But before we get too trapped in a Hollywood movie, let’s have another look at some examples of our government’s Great Tax Swindle.
Just imagine the camouflaged men and women crawling through thick swamps during torrential rain. They are conducting gruelling training and will be continuing to do so for days to come. These brave battle ready soldiers form the front line of our Defence Force. In no small part their hard work and determination have played a part in Australia not facing a wartime attack in 43 years.
Well, that doesn’t seem like such a large waste when you look at it like that.
Alright, maybe that was a one-time deal. Surely the government couldn’t pull that off again. I mean how many times can you lean on war heroes for support, right?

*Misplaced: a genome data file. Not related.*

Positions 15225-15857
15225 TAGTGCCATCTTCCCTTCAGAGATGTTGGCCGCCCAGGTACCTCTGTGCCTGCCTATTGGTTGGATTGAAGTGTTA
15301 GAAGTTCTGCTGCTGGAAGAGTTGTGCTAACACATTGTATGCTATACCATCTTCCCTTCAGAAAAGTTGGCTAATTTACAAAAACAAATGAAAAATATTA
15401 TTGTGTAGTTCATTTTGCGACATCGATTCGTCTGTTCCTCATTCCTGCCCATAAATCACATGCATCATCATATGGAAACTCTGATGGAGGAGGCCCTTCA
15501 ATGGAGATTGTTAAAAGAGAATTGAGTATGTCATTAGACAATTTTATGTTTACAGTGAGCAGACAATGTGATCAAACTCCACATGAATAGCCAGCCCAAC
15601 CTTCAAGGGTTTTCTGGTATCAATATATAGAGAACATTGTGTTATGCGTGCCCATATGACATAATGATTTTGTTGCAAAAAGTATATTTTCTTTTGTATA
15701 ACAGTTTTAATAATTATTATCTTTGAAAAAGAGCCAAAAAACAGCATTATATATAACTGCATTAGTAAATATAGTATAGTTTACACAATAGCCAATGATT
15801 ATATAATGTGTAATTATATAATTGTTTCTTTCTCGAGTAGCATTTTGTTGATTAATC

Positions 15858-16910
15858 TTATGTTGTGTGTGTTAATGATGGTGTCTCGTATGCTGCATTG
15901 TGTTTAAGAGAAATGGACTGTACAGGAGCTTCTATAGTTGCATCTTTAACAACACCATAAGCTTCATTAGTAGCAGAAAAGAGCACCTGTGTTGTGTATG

Well now, let us take the guise of a laid off factory worker. She is actively looking for a new job and in the meantime is being placed on NewStart. Now she has at least a small amount of money coming in during this lean time her kids will be able to eat. How about when your parents finally retire? To nobody’s surprise, your parents have retired with less than $1.3 million in investment assets and are now eligible for the age pension.
It’s difficult to make a case for gross misspending here. This feels like the first time the government has come on top twice in a row in a long while. How about we dig a bit further, there has to be skeletons in the closet here somewhere.
So let me get this right. When I live anywhere in Australia at all, the government will provide an education system for my kids? Surely not! That’s right; you just got a job and moved to Laverton in Western Australia. Better check your kids into the Laverton School, just one street from the shire council building and two streets from the hospital.